Inflammatory Bowel Disease in Immigrant populations

  • Rhys Butcher

Student thesis: Doctor of Medicine


Background and Aims: The impact of ethnicity and migration on IBD phenotype and disease course and other outcomes is understudied. The aim of this work was to delineate the phenotype and disease course of Australian IBD patients of Middle Eastern descent and UK IBD patients of South Asian descent. IBD-related knowledge, information resource and Complementary and alternative medicine (CAM) use was also characterised in Middle Eastern patients. Methods: IBD phenotype and disease course was characterised through retrospective case-control studies. A prospective questionnaire-based cross-sectional survey was also undertaken to assess IBD-related knowledge and other outcomes in Middle Eastern patients. Results: In Australia, 250 Middle Eastern and 250 age-at-diagnosis (median 26.0 vs. 26.0 years; P=0.30) and disease duration (median 7.0 vs. 7.5 years; P=0.33) group-matched white Caucasians were compared. CD was more common than UC in Middle Eastern patients. Middle Eastern patients were more likely than white Caucasians to have a family history of IBD (31.5% vs. 15.6%; P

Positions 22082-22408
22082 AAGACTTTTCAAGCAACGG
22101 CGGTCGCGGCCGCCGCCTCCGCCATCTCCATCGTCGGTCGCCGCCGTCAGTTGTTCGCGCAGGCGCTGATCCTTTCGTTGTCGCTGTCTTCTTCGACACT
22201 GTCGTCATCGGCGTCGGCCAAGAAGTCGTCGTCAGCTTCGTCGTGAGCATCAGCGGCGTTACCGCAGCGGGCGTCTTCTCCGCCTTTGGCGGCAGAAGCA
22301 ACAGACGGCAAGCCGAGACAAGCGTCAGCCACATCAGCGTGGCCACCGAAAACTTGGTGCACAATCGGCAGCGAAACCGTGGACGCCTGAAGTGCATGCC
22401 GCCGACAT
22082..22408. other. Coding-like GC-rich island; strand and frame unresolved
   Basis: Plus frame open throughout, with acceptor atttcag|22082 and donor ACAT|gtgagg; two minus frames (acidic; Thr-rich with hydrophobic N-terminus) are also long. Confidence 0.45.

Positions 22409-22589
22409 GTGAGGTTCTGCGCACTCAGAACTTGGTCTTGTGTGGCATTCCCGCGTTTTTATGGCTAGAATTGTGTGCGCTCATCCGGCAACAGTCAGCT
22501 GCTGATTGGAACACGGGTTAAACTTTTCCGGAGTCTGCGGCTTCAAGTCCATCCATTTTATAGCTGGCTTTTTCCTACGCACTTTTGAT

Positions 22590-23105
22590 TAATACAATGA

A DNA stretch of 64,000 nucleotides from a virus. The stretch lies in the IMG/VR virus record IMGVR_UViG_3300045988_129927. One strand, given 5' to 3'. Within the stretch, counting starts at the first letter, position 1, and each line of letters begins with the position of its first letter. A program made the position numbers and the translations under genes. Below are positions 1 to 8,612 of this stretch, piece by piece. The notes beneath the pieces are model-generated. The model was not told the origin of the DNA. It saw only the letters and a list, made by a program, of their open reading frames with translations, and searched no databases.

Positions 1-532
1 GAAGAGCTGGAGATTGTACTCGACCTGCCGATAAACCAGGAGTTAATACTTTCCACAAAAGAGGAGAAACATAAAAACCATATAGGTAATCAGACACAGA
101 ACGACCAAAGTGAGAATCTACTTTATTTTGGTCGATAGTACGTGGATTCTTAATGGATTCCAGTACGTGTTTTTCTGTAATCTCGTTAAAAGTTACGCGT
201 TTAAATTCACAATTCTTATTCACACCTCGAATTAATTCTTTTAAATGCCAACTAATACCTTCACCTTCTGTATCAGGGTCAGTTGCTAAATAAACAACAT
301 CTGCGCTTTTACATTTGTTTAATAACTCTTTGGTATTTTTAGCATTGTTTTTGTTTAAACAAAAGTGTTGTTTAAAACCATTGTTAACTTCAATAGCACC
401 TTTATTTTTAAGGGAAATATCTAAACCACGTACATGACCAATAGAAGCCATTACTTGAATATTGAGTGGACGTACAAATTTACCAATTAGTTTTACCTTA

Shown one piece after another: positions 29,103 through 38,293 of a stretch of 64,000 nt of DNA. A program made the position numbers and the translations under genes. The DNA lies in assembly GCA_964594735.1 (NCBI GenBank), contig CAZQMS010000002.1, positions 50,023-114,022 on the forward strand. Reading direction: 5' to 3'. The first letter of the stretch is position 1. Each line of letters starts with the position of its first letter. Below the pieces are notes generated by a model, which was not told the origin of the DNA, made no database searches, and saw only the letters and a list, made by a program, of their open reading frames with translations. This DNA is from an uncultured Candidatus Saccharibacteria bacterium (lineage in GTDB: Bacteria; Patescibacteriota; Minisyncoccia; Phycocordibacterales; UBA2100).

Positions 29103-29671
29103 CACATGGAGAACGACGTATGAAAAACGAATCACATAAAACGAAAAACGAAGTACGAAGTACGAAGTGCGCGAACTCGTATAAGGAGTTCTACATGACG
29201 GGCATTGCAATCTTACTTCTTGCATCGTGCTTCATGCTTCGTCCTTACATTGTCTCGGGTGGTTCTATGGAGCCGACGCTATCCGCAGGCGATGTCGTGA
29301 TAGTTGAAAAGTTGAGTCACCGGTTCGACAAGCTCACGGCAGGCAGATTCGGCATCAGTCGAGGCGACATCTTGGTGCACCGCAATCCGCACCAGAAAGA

Date of Award1 Aug 2017
Original languageEnglish
Awarding Institution
  • The University of Manchester
SupervisorJohn Mclaughlin (Supervisor), Simon Campbell (Supervisor) & Scott Levison (Supervisor)


  • South Asian
  • Middle Eastern
  • Inflammatory bowel disease
  • Immigrant populations

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